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Chicomecoatl. Goddess of foodstuffs, sustenance, and thus she was the most important patron of vegetation, presiding over the maize cult. The name of Chicomecoatl is translated as "Seven-Serpent". Her cult is very ancient. The ceremonies dedicated to this goddess were celebrated in the month Huei Tozoztli, which means "prolonged fast," during which altars in homes were decorated with maize plants and in temples its seeds were blessed. This effigy vessel, influenced by "Codex" type ceramics from Cholula, Puebla, shows two gods intimately related to fertility: Chicomecoatl, the goddess of sustenance and the god of rain Tlaloc, one on each side, and the latter also painted on the lid. The goddess Chicomecoatl, shown with face and feet projecting from the vessel, wears a feather headdress, tied by a frontal plaque with the fantastic representation of a bird, and from which the characteristic tassels painted red and white and flanking her face are suspended. She holds ears of corn in both hands. On the opposite side is an image of Tlaloc, with his characteristic traits. The vessel contained more than three thousand green stone beads, figurines and on top, a Mezcala style mask. It measures 34 cm in height and comes from the Mixteca-Puebla zone.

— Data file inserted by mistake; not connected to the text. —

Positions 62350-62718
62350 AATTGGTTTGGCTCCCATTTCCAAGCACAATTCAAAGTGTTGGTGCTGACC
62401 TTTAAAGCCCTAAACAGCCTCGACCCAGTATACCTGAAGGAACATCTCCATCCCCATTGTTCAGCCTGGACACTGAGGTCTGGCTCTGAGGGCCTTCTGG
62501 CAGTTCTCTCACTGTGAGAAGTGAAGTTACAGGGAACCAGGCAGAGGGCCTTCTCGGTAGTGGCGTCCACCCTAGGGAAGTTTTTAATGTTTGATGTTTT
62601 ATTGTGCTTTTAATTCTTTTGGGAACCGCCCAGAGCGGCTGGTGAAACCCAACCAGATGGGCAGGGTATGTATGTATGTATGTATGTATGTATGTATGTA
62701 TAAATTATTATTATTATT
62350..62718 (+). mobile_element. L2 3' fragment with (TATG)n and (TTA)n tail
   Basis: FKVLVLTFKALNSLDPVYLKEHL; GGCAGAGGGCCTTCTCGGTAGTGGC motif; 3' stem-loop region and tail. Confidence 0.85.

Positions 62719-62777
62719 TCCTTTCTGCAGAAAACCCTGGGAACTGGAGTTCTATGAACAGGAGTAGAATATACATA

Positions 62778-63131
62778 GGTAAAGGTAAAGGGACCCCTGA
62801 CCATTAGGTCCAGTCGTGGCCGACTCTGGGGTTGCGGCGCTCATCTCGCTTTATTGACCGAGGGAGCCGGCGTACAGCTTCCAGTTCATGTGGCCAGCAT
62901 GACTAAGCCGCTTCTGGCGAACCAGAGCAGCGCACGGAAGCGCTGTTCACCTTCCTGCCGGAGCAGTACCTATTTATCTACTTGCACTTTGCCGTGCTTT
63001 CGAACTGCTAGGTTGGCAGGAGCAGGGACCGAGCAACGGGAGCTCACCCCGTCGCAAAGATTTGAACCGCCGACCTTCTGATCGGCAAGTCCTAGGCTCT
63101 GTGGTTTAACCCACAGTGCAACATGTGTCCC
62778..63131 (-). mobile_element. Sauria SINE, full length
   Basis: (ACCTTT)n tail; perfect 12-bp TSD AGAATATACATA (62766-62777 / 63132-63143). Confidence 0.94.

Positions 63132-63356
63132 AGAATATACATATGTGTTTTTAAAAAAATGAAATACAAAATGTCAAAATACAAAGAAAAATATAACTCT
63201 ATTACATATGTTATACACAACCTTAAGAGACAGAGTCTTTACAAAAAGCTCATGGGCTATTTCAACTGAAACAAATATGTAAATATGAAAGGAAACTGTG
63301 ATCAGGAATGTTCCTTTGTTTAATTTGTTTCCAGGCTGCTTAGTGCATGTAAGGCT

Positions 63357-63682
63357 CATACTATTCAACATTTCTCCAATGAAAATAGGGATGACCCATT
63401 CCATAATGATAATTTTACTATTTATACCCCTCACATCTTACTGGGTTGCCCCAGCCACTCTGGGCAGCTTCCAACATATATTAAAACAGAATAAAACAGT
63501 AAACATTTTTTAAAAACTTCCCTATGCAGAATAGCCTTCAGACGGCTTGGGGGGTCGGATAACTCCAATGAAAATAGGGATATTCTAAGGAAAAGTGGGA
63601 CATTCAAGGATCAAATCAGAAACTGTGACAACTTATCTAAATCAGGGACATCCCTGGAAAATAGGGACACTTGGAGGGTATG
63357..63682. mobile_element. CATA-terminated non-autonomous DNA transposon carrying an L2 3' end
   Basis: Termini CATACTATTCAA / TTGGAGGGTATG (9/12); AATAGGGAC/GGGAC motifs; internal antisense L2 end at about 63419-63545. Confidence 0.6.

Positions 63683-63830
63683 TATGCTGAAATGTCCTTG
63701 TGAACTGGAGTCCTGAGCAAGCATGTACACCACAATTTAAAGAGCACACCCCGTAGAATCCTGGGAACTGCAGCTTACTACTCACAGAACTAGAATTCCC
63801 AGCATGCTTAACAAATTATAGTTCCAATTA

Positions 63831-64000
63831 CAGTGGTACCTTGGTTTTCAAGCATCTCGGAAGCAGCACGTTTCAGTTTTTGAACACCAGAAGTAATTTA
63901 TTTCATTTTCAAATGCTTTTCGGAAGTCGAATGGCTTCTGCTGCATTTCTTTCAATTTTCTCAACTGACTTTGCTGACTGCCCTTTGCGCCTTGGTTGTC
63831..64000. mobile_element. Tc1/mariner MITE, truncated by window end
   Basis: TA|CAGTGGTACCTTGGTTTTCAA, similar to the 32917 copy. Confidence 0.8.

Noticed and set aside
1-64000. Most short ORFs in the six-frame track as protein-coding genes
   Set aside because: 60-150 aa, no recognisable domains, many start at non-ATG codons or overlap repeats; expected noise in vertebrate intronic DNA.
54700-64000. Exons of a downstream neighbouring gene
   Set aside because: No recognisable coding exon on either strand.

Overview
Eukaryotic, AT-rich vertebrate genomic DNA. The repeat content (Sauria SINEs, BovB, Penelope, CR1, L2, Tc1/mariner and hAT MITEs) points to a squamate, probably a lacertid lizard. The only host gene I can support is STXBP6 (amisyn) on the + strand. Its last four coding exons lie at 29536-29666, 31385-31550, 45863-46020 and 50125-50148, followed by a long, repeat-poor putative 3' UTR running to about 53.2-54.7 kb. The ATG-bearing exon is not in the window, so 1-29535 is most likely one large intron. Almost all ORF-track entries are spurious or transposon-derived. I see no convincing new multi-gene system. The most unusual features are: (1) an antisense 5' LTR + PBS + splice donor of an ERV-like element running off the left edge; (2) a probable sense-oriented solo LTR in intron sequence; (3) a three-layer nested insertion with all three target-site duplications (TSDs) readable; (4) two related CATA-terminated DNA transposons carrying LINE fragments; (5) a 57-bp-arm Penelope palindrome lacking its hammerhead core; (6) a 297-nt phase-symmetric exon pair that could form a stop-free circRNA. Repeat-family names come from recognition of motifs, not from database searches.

Last Modified: January 14, 1998.
Museo del Templo Mayor, Instituto Nacional de Antropología e História, México.
Seminario #8, Centro Histórico. Cuauhtémoc, México, D.F. 06060
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